Land of the Rainbow Gold

Last Updated: 26 Jan 2017
We recall the origins of our relationship with the Australian Signals Directorate.


A shield showing the flags from each Aus state flanked by a kangeroo and an emu
For most of us, the story of Signals Intelligence (Sigint) in the Second World War is the story of Bletchley Park. It is the story of Enigma and the Battle of the North Atlantic; of Alan Turing, Gordon Welchman, Bill Tutte and the brilliant band of people who made a disproportionate contribution to the Allied cause; of the partnership with the US. In short, our vision is focused on the northern hemisphere, and on the war in the west. 

Even for those who think about the war against Japan, the vision is either based on the Burma Campaign; or is episodic and US-focused: Pearl Harbor, Midway, the shootdown of Yamamoto. What we rarely see mentioned is the contribution of Australia.

Australian Sigint had started in the Anzac force in the Mesopotamian theatre of the First World War. In the Second World War, a Special Wireless Section was sent to the Middle East with the Australian Imperial Force (AIF).  This section returned to Australia early in 1942 and combined with Australian Sigint personnel who had been withdrawn from Singapore before its capture. 

This small nucleus established the Central Bureau, a joint Australian/US organisation, which grew to a much larger organisation with over 1,000 Australian members of staff, in Melbourne initially and then in Brisbane.  Separate from this there was a Royal Australian Navy unit, FRUMEL, which remained in Melbourne, as well as a small unit which carried out cryptanalysis against diplomatic targets.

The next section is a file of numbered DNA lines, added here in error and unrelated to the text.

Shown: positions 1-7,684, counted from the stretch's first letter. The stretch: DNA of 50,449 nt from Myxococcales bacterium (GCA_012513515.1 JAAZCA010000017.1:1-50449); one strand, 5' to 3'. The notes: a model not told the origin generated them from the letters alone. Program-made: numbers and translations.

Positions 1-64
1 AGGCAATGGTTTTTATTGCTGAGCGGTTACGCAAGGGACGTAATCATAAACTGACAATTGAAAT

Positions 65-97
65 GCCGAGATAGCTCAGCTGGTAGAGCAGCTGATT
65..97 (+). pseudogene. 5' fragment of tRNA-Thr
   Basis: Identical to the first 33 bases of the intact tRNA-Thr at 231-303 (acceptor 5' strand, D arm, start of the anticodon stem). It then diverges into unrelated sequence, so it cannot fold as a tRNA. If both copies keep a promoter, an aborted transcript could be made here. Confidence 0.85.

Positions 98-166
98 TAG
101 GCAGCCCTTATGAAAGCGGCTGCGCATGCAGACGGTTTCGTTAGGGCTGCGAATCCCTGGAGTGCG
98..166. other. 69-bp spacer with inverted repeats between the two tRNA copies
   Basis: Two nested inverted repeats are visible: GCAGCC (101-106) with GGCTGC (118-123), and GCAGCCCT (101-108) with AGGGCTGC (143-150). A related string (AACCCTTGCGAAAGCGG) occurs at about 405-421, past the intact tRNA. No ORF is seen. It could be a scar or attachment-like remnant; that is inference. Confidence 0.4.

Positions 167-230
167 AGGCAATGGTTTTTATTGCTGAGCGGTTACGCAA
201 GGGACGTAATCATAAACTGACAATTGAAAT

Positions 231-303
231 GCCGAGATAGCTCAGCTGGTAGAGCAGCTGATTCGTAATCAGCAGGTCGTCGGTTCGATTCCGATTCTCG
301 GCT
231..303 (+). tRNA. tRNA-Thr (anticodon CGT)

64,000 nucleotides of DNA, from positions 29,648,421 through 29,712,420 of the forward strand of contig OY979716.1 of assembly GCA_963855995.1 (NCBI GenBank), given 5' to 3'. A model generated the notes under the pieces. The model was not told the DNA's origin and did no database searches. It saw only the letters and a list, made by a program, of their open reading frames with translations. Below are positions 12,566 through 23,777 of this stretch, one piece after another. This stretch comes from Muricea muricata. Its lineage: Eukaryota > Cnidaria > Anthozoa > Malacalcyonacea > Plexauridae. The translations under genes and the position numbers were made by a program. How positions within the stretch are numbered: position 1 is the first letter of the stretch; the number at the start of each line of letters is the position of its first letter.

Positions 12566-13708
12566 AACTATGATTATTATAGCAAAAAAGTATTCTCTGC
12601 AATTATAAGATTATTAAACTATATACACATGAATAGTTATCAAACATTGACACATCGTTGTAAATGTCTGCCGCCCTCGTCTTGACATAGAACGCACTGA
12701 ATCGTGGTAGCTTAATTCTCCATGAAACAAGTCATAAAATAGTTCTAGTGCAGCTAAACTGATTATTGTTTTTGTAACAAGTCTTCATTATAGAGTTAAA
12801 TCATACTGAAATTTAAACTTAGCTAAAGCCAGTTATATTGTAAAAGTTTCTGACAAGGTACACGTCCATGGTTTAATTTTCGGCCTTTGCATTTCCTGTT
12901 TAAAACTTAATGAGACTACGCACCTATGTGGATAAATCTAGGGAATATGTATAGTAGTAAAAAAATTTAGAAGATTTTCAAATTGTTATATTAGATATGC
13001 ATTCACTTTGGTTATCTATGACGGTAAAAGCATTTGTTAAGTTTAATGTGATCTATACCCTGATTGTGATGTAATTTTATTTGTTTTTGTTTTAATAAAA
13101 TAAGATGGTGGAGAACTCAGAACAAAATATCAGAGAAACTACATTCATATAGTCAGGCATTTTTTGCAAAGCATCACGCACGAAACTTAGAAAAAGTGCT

The geography of the South West Pacific Area (SWPA) meant that the Central Bureau had an important coordination function, and the need to concentrate cryptanalysis of high-grade Japanese systems in Washington and Bletchley led to it coordinating a worldwide Sigint communications network.  It incorporated New Zealand elements from the start, and as the war progressed, received reinforcement from the UK and Canada.

Although high-grade cryptanalysis was done elsewhere, the importance to the Allied effort in the SWPA of the Central Bureau’s work on weather and transport codes meant that the Allies were better able to use the resources available to them, while the traffic analysis carried out in the Central Bureau led to it having an almost complete understanding of the Japanese Order of Battle.

As the Allies progressed in the Pacific, the Central Bureau sent out field units to support different SWPA Commands, principally in Leyte, Morotai and Luzon. At the end of the war, an element was established in Tokyo, in a building opposite the Imperial palace.

Bletchley Park Commemorative Badge

GCHQ inaugurated a commemorative badge in 2009 for veterans of Signals Intelligence from the Second World War. They had received no recognition at the end of the war in 1945 because of the need to maintain secrecy around the work they had done. Also, few qualified for campaign medals because their work had rarely taken place overseas. Signals Intelligence in the Second World War was integrated between Allied nations. The award recognises all service related to Allied Signals Intelligence, not just at Bletchley Park but also at its outstations, the ‘Y’ stations, Special Communications Units, Special Liaison Units, and at Sigint Centres and Bureaus worldwide.

To date we have issued 3,364 badges, and 628 of them – just under 20% - have been sent overseas. Some of these represent people who emigrated from the UK post-War, but the 359 awarded in Australia and the 119 to Canadians include significant numbers of people who served in Australian and Canadian units.

Details of the Bletchley Park Commemorative Badge, who qualifies and how to apply.